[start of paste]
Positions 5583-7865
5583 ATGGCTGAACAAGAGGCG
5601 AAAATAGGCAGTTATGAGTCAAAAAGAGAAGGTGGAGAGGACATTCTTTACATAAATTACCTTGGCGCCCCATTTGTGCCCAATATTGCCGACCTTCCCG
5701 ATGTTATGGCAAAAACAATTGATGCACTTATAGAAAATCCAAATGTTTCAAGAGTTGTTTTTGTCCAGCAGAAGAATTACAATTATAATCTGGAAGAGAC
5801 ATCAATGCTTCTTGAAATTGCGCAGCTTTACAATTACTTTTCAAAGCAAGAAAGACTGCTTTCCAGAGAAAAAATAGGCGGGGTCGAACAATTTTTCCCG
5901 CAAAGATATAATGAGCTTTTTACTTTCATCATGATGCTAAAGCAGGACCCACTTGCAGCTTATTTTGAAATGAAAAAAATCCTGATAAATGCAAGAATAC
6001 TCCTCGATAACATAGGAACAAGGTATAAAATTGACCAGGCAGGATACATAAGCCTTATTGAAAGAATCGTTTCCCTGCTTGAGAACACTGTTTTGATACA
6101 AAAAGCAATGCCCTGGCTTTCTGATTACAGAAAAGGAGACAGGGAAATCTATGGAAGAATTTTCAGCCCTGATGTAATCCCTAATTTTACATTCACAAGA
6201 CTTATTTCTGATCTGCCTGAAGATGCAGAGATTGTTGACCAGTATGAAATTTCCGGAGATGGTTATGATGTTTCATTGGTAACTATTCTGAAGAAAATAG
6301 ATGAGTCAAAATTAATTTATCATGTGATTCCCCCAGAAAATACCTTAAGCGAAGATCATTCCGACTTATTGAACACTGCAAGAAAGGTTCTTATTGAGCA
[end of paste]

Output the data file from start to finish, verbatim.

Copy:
Positions 5583-7865
5583 ATGGCTGAACAAGAGGCG
5601 AAAATAGGCAGTTATGAGTCAAAAAGAGAAGGTGGAGAGGACATTCTTTACATAAATTACCTTGGCGCCCCATTTGTGCCCAATATTGCCGACCTTCCCG
5701 ATGTTATGGCAAAAACAATTGATGCACTTATAGAAAATCCAAATGTTTCAAGAGTTGTTTTTGTCCAGCAGAAGAATTACAATTATAATCTGGAAGAGAC
5801 ATCAATGCTTCTTGAAATTGCGCAGCTTTACAATTACTTTTCAAAGCAAGAAAGACTGCTTTCCAGAGAAAAAATAGGCGGGGTCGAACAATTTTTCCCG
5901 CAAAGATATAATGAGCTTTTTACTTTCATCATGATGCTAAAGCAGGACCCACTTGCAGCTTATTTTGAAATGAAAAAAATCCTGATAAATGCAAGAATAC
6001 TCCTCGATAACATAGGAACAAGGTATAAAATTGACCAGGCAGGATACATAAGCCTTATTGAAAGAATCGTTTCCCTGCTTGAGAACACTGTTTTGATACA
6101 AAAAGCAATGCCCTGGCTTTCTGATTACAGAAAAGGAGACAGGGAAATCTATGGAAGAATTTTCAGCCCTGATGTAATCCCTAATTTTACATTCACAAGA
6201 CTTATTTCTGATCTGCCTGAAGATGCAGAGATTGTTGACCAGTATGAAATTTCCGGAGATGGTTATGATGTTTCATTGGTAACTATTCTGAAGAAAATAG
6301 ATGAGTCAAAATTAATTTATCATGTGATTCCCCCAGAAAATACCTTAAGCGAAGATCATTCCGACTTATTGAACACTGCAAGAAAGGTTCTTATTGAGCA